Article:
Goliath’s burial place?

This Monday and Tuesday, I went backpacking with two of my sons and some friends along a section of the Israel National Trail, in the Shephelah region. We started at Khirbet Hanot, which is a very nice Byzantine period site, which includes a nicely recreated winepress, and church with an inscription (see here video of the site and the inscription that appears on the web; the inscription was published in: L. De Segni. 2003. A Greek Inscription in the Church at Horvat Hanot, in G.C. Bottini, L. Di Segni and D. Chrupcala, One Land—Many Cultures. Archaeological studies in honour of Fr S. Loffreda, Collectio Maior 42. Jerusalem: Studium Biblicum Franciscanum, pp. 273-276.) and a very large pile of stones.

Goliath’s tomb?

The pile has been identified as a Byzantine period site which marks of the supposed burial place of Goliath. Supposedly, Byzantine period pilgrims, on the road up to Jerusalem, would pass by this place and throw stones on the spot. A short study on this tradition was published a few years ago by Eli Shenhav (Shenhav, E. 1998. Khirbet Hanot – An Early Byzantine Tradition on the Burial Place of Goliath (In Hebrew). Pp. 181–89 in Judea and Samaria Studies: Proceedings of the 7th Meeting 1997, ed. Y. Eshel. Tel Aviv: Eretz.). Although there is most probably no historical connection with the famous biblical figure (whose very existence, needless to say, has been questioned by many), it does nevertheless present a very interesting early Christian tradition about the geographical context and understanding of a bibilcal story that is described as occuring in the very near vicinity (the battle of David and Goliath in the Elah valley), and how they tried to incorporate these traditions into the pilgrim’s itineraria.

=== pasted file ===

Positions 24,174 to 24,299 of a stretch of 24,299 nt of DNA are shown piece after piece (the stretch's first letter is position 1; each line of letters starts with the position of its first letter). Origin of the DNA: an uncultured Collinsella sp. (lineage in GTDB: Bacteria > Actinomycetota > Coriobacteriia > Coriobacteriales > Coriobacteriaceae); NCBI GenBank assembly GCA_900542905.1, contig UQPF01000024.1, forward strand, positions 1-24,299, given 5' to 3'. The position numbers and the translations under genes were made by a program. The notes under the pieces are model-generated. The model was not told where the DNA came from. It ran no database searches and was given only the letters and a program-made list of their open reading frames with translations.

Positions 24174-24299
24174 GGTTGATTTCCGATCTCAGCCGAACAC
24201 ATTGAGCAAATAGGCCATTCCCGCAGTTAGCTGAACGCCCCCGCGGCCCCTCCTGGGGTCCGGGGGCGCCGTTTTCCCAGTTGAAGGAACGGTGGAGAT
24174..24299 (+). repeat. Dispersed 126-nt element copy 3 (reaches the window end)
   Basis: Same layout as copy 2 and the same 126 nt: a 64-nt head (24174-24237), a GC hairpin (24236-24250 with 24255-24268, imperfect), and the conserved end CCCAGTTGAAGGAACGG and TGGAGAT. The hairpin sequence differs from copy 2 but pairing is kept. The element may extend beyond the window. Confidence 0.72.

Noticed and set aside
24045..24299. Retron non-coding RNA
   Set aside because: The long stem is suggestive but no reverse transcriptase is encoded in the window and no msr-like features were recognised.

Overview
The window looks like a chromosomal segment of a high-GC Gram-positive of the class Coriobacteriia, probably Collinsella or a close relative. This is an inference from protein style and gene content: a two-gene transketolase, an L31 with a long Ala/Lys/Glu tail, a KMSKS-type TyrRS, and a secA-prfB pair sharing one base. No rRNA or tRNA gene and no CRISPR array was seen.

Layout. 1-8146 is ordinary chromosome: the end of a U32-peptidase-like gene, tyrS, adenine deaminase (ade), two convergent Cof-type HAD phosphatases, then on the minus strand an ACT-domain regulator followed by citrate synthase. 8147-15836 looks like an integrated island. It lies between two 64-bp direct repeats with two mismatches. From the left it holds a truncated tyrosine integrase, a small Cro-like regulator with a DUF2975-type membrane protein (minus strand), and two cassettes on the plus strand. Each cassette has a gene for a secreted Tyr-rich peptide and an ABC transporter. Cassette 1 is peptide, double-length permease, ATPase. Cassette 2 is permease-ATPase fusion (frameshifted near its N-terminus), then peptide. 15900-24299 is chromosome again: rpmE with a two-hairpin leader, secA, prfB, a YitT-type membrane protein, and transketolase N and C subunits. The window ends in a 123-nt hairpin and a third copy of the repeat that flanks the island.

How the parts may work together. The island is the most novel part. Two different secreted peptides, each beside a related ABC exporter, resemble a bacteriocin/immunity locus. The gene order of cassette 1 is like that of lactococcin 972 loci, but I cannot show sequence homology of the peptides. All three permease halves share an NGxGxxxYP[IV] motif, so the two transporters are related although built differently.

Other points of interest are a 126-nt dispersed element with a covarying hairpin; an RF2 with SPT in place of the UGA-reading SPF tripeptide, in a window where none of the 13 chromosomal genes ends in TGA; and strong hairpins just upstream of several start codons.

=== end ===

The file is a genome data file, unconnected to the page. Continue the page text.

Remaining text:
Following this, we walking along the trail, starting with the very nice Roman road that leads down to the Elah Valley. We then continued along the norther side of the Elah valley, passing Sochoh, and finally, reaching the base of Tel Azekah in the evening. The following day, we climbed Azekah and walked along the Azekah-Goded ridge, and from Goded/Judeidah, walked till Beth Guvrin, where we finished the hike.

All in all, it was a really nice hike with great views and great company, even thought it was a little hot!

Aren

7 thoughts on “Goliath’s burial place?

  1. Sounds like you had a nice hike! I should mention, that all of the above sites, including Horvat Hanot, are familiar to Safi veterans, since they are regularly included in our field school excursion program. So if any of you out there wants to see the sites first-hand, you’re welcome to sign up!

    Yigal

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  3. William Smith

    I have a photo of my dad holding goliath’s turbin while standing beside his tomb in the basement of a mosque in Turkey! It includes the helmet spears and skeleten of the giant. the severed skull has a hole at the point where the brow meets the nose. It can be seen on stephen quayle’s website about giants.

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